What kind of debts do businesses typically have?
Businesses may have a line of credit, which may be unsecured debt, which means essentially there’s no collateral backed by that loan. They may have debt that is backed by collateral, such as real property, for example, as with a property-flipping and renovation business. The loan is typically secured by the property. There are other kinds of secure loans that are secured by personal property as opposed to real property.
Personal property would be accounts receivable, inventory, machinery, business accounts, and things like that. So, there could be unsecured debt or there could be secured debt.
And then, often, smaller businesses have some tax liabilities as well. They may owe amounts to the IRS or to the state of Maryland. All of these different kinds of debt do come into play in the business space.
What typically happens if a business is looking at bankruptcy as an option to manage their debt?
What typically will happen if they’re not able to make the payments, the lender becomes a sort of stonewall, they stop negotiating with the borrower or with the business, they hire a law firm, and the law firm is hired to aggressively collect on that debt. This means letters demanding the full amount of the loan, and what they can typically do, is accelerate the full amount of the loan and demand the whole thing, including interest, attorneys’ fees, and often costs associated with it. And those things can rack up very quickly.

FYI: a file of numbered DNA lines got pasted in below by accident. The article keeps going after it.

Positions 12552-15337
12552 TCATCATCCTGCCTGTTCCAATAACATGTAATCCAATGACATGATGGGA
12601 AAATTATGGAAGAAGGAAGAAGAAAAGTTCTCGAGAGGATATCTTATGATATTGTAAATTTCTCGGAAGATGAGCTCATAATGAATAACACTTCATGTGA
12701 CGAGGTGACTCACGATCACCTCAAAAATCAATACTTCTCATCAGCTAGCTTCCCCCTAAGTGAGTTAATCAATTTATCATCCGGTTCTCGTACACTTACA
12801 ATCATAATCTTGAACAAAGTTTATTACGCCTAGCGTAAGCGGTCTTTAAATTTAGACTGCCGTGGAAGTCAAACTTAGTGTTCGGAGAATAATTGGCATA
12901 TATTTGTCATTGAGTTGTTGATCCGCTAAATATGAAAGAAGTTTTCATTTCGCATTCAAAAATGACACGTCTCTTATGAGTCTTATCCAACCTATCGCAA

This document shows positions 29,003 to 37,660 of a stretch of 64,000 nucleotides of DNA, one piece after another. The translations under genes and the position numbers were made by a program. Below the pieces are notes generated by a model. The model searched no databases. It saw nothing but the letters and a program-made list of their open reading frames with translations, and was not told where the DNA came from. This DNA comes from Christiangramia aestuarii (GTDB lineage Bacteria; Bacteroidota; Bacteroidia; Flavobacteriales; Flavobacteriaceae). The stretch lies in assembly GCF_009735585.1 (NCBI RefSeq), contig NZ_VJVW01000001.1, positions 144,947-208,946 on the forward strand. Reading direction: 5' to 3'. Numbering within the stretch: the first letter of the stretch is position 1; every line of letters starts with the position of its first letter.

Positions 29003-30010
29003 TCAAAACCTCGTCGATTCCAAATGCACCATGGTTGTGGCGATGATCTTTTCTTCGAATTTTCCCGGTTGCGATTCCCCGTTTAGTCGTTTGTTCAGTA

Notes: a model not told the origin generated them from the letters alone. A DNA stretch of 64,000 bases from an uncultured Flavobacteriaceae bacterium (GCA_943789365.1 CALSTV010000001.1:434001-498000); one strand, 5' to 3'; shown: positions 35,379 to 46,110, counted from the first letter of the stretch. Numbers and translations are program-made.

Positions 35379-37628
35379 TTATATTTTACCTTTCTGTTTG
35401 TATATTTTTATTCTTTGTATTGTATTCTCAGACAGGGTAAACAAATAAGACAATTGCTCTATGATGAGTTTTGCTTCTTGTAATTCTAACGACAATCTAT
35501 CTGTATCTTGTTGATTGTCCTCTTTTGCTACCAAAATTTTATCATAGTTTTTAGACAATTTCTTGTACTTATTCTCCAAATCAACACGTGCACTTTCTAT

Once a law firm gets involved, it’s not too far before a lawsuit is filed, and everything that goes along with a lawsuit now. There is sometimes a basis to challenge the lawsuit. But the goal of a lawsuit is for the lender to obtain a judgment. When anybody wins a lawsuit, they get a judgment. Judgment can be executed on for various different kinds of collections. And those collections, those are the most insidious things for any borrower. Those look like bank account garnishments. They can look like garnishments from vendors, and things like that. So, that can be very, very disruptive to a business.
When facing bankruptcy or a lawsuit from lenders, bringing on a lawyer helps mitigate some of those risks. It helps give a voice to the owner of the business and helps them navigate that process.
If there is a basis to challenge the lawsuit – and sometimes there is – and we can litigate the lawsuit. Or, if the business decides to deal with all of their debt, they can either shut down or possibly we organize to bankruptcy. And when they organize, they may be able to reduce or eliminate certain kinds of debt.
In the United States, the government has stepped in to provide a lot of support for businesses that are experiencing challenges due to the pandemic and there has been a downturn in the number of bankruptcies filed. But this may change in the future as support wanes from the government.
Not only is there a lot of support for businesses with the paycheck Protection Program, but also the Economic Injury Disaster Loan program.